Christmas may be the season of good cheer but all that giving and merriment does seem to create a lot of waste. From tons of wasted food to excessive energy consumption, Christmas can be quite environmentally unfriendly. Fortunately, lots of small changes in the home and in the workplace can make a big difference to helping the environment in the festive season.
On the first day of Christmas: Send e-cards
Whether you’re an individual with lots of family and friends or a business that sends cards to all your loyal customers, you’re helping to generate a fair amount of waste cardboard when Christmas is over. A much cheaper, easier and environmentally friendly alternative is to send e-cards. Admittedly, they aren’t as easy to display on bits of string around the living room or office but are a fun, personalised and waste-free alternative to paper cards.
On the second day of Christmas: Have a good clear-out at home
Before receiving more gifts that will end up in cupboards, have a good clear-out. Electronic goods, even broken ones, can be sent away and recycled for cash, while clothes and other items can be given to charity shops. Ebay is also useful for selling on unwanted items and gifts. For large clear-outs, it is easier and simpler to hire a skip – have the skip delivered, fill it up and then have it all taken away, with no time-consuming trips to the tip at such a busy time of year.
On the third day of Christmas: Have a clear-out at the office
Christmas is usually a quiet time for many businesses, making it the perfect time to hire a skip and have that long-overdue clear-out. Many businesses also find themselves handling larger amounts of packaging than normal in the run up to and over the festive period and all of this needs to be disposed of responsibly. Talk to an experienced commercial waste management and recycling specialist to find out how.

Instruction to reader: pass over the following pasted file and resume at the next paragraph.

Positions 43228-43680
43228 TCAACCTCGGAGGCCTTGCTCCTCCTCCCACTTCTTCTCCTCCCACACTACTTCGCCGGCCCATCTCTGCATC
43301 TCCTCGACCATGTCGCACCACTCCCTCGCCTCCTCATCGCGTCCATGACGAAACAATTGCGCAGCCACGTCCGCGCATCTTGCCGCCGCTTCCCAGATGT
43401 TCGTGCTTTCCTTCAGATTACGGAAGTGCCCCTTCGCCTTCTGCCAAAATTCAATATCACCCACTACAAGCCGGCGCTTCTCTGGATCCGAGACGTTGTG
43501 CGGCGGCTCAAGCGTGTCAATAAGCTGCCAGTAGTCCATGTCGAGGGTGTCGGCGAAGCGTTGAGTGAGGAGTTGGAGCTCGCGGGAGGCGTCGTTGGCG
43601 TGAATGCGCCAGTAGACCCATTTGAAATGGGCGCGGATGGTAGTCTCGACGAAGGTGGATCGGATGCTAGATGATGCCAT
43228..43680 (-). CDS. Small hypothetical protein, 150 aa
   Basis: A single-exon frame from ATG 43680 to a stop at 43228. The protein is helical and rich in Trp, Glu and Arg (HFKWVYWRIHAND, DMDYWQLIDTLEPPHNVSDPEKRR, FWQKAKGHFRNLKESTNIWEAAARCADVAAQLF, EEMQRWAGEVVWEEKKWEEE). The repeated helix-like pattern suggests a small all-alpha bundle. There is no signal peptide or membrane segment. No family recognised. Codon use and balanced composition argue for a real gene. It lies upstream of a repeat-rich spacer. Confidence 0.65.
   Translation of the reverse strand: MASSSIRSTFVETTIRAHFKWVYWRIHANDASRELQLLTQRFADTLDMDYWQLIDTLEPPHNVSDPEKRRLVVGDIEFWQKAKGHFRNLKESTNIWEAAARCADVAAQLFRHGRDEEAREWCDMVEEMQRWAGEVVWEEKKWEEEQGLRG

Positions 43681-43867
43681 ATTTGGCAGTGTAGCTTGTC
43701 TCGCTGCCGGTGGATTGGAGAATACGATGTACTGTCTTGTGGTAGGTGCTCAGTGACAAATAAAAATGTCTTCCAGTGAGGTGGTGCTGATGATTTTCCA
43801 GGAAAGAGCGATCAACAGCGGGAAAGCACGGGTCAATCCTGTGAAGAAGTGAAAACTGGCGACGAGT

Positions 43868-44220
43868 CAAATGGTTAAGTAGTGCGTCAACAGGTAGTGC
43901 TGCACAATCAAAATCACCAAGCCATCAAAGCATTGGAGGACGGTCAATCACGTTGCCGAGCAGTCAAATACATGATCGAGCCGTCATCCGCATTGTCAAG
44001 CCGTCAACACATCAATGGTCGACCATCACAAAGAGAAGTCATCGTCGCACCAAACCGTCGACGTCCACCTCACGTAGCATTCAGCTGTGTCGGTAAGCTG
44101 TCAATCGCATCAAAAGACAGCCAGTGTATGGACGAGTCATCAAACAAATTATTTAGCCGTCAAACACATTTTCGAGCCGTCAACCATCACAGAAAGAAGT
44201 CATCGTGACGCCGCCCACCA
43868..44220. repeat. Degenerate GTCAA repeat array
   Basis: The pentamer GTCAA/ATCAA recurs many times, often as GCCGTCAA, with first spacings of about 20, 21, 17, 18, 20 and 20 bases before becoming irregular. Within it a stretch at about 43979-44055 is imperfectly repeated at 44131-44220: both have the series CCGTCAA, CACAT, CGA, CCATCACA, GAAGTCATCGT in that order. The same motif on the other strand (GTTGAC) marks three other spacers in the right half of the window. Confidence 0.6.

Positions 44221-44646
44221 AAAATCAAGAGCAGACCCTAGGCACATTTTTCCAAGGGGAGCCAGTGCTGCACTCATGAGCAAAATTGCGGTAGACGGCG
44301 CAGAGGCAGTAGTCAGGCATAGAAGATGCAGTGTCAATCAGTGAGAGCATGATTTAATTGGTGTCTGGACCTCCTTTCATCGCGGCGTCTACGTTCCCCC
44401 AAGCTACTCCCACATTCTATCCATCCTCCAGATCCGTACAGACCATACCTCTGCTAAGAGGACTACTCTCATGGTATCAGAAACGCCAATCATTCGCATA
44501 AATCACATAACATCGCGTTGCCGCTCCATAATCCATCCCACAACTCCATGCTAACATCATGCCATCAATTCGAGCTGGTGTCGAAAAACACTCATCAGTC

On the fourth day of Christmas: Turn the lights off
Energy often gets wasted in workplaces over the Christmas period because staff go off for the holiday leaving office equipment on standby and not turning all lights and heating off.
On the fifth day of Christmas: send packaging-free presents
A nicely wrapped present is lovely but both the wrapping paper and the packaging create waste. Fortunately there are plenty of ways to be an eco-friendly gift-giver, including giving gift experiences and charitable donations on someone’s behalf, which come with no packaging at all and don’t require wrapping.
On the sixth day of Christmas: Buy a fake tree
People love the smell of a real Christmas tree but fake ones have the advantage of being useable year after year in both homes and businesses.
On the seventh day of Christmas: Use biodegradable plates
Office parties, and home ones, can create a lot of waste in the form of paper plates and plastic cups. Fortunately, biodegradable versions are only an internet search away.
On the eighth day of Christmas: Plant-your-own table decs
Table centre pieces are another casualty of Christmas parties both at home and at work. Plant versions are now available that just require water and sunlight to stay looking good all year.
On the nineth day of Christmas: Don’t over-cater
Planning is the key to not wasting food at Christmas. Planning and not giving in to impulse buys and BOGOF offers mean you won’t end up catering for more guests than they have.
On the tenth day of Christmas: Reuse wrapping paper
For those gifts that do need to be wrapped up, a great deal of waste can be saved by reusing wrapping paper (if it isn’t completely destroyed when opened).
On the eleventh day of Christmas: Recycle your real tree
Real Christmas tree lovers have the option to recycle their tree after Christmas as many towns now offer tree collection schemes and use the chippings as mulch for flower beds in public spaces.
On the twelfth day of Christmas: Resolve to be a greener business in 2017
There are so many ways to be a socially responsible business, including improving waste management and energy efficiency and recycling. Resolve to make 2017 your greenest year yet.